Th: Frazier/Black Elk
M: Part X, 53 (569): Supporting a thesis
T: Part X, 54 (575): Citing sources; avoiding plagiarism
W: Part X, 55 (580): Integrating sources. Homework: Bring examples of your sources & quotes
or points from them!!!
Th: Part X, 56 (591): MLA documentation style
F: DUE: Thesis/Outline. Part X, 57 (632): MLA manuscript format; sample paper. [Last day to
withdraw in person; May 16--last day to withdraw by remote method.]
M: Evaluating arguments (506-518). Homework: Get examples of faulty argument from
newspapers; type short paper explaining the faulty argument.
T: Go over examples from newspapers.
W: DUE: First Draft--Workshops & Conferences (one copy handed in to Nancy)
Th: Workshops & Conferences
F: Workshops & Conferences
M: Workshops & Conferences
T: Workshops & Conferences
Th: DUE: Works Cited page. Troubleshooting
M: No classes--Memorial Day
T: DUE: Final Draft of Research Paper. Presentations begin.
T: Movie: Spirit of Crazy Horse. Return research papers. Last day of class!
Possible Research Questions
(need narrowing, but this is a start)
1. Is having a casino "good" for a tribe in the Seattle area (Tulalip Tribes, Muckleshoot, etc.)?
What is the definition of "good"?
What is the legal and financial situation regarding the casino?
Who actually owns it? Who runs it? Who gets the profit? Who takes on the financial
burden, especially if there are problems? What role does the state play? Does the state
get any money from the casino? What are the laws regarding casino gambling? What
are the current non-Native American attempts at getting in on the gambling business?
What are the arguments for and against the casino? What is my conclusion? Why?
2. Is Leonard Peltier guilty?
Who is Leonard Peltier? What are the arguments for and against his guilt? Should he be freed? Should he be on parole? Released on bond? What is Leonard Peltier's own position on his incarceration?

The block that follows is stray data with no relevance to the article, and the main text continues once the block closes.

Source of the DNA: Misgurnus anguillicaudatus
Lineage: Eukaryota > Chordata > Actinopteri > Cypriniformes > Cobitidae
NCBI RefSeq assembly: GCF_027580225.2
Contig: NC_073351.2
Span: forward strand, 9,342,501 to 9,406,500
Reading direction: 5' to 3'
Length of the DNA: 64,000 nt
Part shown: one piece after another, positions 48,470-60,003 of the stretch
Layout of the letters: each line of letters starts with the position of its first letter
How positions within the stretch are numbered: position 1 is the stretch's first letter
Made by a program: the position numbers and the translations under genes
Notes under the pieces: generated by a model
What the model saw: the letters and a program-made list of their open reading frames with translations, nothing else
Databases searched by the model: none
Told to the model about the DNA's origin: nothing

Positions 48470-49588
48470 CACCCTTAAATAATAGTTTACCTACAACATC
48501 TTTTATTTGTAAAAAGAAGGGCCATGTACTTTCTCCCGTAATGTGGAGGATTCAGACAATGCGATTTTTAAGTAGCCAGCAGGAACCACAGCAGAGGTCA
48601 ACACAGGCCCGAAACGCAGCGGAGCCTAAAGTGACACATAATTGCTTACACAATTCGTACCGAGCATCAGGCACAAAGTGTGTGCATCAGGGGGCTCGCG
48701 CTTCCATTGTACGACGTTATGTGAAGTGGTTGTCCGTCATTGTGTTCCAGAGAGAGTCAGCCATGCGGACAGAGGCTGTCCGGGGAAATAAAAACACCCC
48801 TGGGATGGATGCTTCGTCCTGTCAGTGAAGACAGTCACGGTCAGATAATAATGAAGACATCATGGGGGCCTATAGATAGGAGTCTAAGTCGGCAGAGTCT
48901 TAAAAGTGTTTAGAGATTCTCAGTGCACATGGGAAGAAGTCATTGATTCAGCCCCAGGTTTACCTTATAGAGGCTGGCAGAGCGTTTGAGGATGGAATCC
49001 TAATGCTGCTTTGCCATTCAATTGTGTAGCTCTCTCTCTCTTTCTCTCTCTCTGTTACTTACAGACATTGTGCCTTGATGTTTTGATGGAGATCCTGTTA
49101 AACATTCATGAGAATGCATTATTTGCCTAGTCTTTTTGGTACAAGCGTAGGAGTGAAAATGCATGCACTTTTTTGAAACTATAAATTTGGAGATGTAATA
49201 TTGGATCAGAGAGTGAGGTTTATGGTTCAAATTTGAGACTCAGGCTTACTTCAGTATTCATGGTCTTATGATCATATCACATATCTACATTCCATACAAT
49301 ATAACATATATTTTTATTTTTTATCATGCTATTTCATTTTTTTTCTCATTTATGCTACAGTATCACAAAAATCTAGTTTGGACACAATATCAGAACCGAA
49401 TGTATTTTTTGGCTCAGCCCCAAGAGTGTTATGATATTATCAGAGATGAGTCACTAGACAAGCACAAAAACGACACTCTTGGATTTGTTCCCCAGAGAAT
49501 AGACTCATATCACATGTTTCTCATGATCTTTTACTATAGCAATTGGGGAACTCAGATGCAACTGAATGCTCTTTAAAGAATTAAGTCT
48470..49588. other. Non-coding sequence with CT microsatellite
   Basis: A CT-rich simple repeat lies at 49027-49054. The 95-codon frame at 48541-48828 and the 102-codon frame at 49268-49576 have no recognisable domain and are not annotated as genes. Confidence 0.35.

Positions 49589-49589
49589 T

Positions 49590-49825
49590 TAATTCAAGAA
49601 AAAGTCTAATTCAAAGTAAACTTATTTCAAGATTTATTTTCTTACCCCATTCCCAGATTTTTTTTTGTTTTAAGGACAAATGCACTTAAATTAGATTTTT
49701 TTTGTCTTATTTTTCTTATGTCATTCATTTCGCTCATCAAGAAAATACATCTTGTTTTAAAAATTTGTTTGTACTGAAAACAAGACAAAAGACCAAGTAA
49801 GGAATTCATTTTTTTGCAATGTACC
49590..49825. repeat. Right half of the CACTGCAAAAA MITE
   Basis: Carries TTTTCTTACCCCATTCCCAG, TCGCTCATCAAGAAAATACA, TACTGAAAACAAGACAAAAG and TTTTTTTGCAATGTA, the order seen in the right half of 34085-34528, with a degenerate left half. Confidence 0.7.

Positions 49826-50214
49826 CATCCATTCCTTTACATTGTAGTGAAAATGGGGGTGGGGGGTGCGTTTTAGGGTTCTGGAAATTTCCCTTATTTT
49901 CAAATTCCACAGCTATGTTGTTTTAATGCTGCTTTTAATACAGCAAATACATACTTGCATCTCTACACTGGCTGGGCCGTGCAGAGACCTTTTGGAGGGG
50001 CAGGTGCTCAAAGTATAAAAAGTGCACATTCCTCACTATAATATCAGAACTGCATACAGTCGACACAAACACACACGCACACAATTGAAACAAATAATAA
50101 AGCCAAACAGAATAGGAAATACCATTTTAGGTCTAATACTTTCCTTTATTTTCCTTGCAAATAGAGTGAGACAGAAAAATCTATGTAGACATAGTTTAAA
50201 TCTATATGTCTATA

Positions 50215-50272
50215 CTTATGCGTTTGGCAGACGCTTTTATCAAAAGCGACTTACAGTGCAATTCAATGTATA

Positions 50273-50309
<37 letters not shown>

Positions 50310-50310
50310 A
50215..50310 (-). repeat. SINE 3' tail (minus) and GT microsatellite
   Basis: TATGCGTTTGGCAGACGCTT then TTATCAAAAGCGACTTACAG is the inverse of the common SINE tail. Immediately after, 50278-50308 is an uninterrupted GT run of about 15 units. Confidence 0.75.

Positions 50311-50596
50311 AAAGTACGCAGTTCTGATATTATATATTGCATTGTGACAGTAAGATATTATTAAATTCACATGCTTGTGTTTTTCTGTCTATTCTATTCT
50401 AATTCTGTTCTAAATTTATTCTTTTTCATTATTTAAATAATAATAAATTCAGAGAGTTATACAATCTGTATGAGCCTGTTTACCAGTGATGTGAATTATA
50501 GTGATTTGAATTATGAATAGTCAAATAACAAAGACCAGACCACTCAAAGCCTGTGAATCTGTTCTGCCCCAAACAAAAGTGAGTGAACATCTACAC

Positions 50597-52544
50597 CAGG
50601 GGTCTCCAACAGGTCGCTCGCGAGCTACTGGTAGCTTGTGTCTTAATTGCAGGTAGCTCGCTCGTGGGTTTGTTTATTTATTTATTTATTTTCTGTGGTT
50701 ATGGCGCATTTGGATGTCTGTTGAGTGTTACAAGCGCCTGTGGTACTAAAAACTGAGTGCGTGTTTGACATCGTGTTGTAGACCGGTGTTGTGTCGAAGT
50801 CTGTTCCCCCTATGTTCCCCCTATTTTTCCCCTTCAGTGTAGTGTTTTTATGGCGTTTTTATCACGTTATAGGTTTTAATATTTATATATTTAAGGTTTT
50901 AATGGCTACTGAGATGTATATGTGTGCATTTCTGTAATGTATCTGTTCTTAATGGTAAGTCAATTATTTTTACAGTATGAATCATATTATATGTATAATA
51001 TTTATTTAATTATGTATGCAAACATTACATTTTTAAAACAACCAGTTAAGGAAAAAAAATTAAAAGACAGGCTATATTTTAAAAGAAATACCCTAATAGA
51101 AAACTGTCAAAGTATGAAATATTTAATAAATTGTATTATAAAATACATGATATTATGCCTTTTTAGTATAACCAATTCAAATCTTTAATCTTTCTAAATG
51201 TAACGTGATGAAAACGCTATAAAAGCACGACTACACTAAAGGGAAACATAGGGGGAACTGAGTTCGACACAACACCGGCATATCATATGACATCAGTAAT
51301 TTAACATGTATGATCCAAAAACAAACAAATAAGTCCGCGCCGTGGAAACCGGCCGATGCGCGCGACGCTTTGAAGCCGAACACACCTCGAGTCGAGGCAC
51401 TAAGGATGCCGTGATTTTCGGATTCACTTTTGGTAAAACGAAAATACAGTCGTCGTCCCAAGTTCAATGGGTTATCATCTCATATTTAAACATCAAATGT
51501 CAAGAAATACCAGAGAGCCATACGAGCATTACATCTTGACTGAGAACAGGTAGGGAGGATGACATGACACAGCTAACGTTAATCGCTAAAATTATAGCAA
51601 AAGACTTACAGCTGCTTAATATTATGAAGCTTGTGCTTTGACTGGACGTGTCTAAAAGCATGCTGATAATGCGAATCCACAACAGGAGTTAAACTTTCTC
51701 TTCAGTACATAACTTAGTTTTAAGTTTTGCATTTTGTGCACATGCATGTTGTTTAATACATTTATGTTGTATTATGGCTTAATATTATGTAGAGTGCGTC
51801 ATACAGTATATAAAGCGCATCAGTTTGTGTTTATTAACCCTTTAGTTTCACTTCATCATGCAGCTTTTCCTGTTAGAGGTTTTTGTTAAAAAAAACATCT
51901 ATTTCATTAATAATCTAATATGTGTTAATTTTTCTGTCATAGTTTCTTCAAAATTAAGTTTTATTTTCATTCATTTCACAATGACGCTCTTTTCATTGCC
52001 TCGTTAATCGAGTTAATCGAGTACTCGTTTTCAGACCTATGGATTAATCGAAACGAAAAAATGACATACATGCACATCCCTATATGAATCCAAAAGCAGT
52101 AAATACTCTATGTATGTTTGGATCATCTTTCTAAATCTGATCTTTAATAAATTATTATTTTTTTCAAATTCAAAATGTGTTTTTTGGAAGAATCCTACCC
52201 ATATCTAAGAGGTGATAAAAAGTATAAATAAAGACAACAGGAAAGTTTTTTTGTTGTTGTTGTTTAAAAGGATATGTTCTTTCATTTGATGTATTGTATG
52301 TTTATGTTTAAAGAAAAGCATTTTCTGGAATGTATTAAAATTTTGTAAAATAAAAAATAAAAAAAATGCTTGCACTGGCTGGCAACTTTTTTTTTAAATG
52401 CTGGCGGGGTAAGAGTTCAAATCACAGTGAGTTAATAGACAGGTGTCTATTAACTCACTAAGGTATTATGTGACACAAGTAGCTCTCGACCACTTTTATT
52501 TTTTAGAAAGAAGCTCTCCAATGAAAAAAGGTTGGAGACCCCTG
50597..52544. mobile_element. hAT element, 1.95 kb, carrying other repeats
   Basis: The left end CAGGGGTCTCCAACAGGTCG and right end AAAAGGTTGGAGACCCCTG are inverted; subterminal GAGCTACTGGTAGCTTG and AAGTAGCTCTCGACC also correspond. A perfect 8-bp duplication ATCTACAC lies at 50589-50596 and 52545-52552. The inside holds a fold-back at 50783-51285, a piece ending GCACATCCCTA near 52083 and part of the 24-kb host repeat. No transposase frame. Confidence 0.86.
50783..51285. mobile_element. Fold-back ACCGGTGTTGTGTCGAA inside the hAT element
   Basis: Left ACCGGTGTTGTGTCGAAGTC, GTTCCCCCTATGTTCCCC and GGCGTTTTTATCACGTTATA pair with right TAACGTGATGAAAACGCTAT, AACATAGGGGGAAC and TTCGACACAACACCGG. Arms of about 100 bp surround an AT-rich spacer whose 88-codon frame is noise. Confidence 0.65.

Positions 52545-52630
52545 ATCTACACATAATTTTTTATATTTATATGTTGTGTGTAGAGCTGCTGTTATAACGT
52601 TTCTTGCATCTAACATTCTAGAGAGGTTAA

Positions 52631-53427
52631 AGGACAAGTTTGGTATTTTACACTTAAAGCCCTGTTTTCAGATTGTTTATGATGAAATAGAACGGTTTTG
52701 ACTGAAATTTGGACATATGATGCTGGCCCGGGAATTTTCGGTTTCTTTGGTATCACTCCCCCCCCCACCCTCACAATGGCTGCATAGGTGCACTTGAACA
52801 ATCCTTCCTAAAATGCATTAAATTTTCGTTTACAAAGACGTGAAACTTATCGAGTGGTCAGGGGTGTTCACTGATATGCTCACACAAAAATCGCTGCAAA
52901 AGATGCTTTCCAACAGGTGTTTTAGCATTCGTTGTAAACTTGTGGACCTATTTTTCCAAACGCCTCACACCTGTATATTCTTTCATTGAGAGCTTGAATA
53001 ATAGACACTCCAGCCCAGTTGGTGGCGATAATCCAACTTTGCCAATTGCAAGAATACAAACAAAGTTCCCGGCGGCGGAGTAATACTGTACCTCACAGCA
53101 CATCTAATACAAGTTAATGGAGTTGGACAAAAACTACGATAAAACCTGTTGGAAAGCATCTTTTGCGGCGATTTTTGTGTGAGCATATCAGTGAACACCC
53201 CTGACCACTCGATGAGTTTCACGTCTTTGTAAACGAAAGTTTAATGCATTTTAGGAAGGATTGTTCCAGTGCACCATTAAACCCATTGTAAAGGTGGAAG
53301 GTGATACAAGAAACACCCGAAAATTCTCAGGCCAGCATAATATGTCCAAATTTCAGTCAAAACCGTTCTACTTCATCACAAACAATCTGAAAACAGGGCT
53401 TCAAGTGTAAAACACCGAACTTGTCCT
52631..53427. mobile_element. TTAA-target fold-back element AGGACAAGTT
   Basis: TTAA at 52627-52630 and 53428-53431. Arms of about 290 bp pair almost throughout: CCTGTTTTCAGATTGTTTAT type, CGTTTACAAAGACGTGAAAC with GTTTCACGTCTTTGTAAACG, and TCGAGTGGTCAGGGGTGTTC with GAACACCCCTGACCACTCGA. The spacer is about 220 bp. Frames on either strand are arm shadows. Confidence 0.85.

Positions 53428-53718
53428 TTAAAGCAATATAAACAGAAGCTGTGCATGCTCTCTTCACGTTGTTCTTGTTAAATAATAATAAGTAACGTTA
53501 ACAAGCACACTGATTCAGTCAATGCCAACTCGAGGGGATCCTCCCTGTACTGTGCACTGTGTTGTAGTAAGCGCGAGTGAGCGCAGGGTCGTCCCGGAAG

What was the situation at Wounded Knee in 1973? Was the U.S. government correct in what it did? Was AIM right in what it did? Were the goons right in their behavior?
3. Who is responsible for doing something about the disease of alcoholism among Native
When did [a specific group of Native Americans, for example, the Oglala] first make contact
with alcohol? How? Why? Political reasons?
What are statistics regarding alcoholism among [specific group]?
How did alcoholism become a problem? Why?
Medical reasons? Political reasons? Emotional reasons? Etc.
How is alcoholism being dealt with? By the [specific group]? By government? By Native
Americans in general?
4. What is the role of depression and stress among Native Americans (or a specific group)?
Effects on alcoholism? Diabetes? Obesity? Poverty?
Who is responsible? What should be done?
5. Should the Black Hills be given back to the Oglala?
Why or why not? What are the arguments?
If yes, in what form? Completely? As a national park? Who should administer the area? The Oglala as a sovereign people? The U.S. government?
6. Should Native Americans be sovereign nations?
What is sovereignty? As defined by the U.S. government? The Native Americans [or specific group]? The state of Washington?
7. Should the Native Americans have special fishing and hunting rights?
What is the Boldt decision? What are its parameters?
What are the arguments for and against?
What is my conclusion?
8. Should the Makah whale?
What is the Makahs' position? What are other arguments for and against? What is the current situation?
9. What is the situation of urban Native Americans in Seattle? (KUOW recently did a series of
reports about this question.) What is one specific question about which I can draw a
What is the history of this situation?
10. Should reparations be paid to Native Americans [or a specific group]]?
If so, in what form?
11. Was the Native American boarding school program developed and run by the U.S.
government a positive or negative policy? For the Native Americans? For the Americans?
What was the boarding school program?
What have been the effects of it?
What are the statistics regarding the program?
What are the moral issues?
12. Has the U.S. policy and/or that of individual states toward Native Americans been one of genocide?
13. When discussing Native American rights, an automatic response is, "Of course, Native Americans cannot go back to living the way they did pre-white contact." Do you agree? Why or why not?
What are environmental considerations?
What are economic/political considerations (communal/cooperative versus individualistic/competitive)?
How does this question have connections to the issues regarding globalization?
14. Is colonialism wrong? How does this question relate to Native Americans?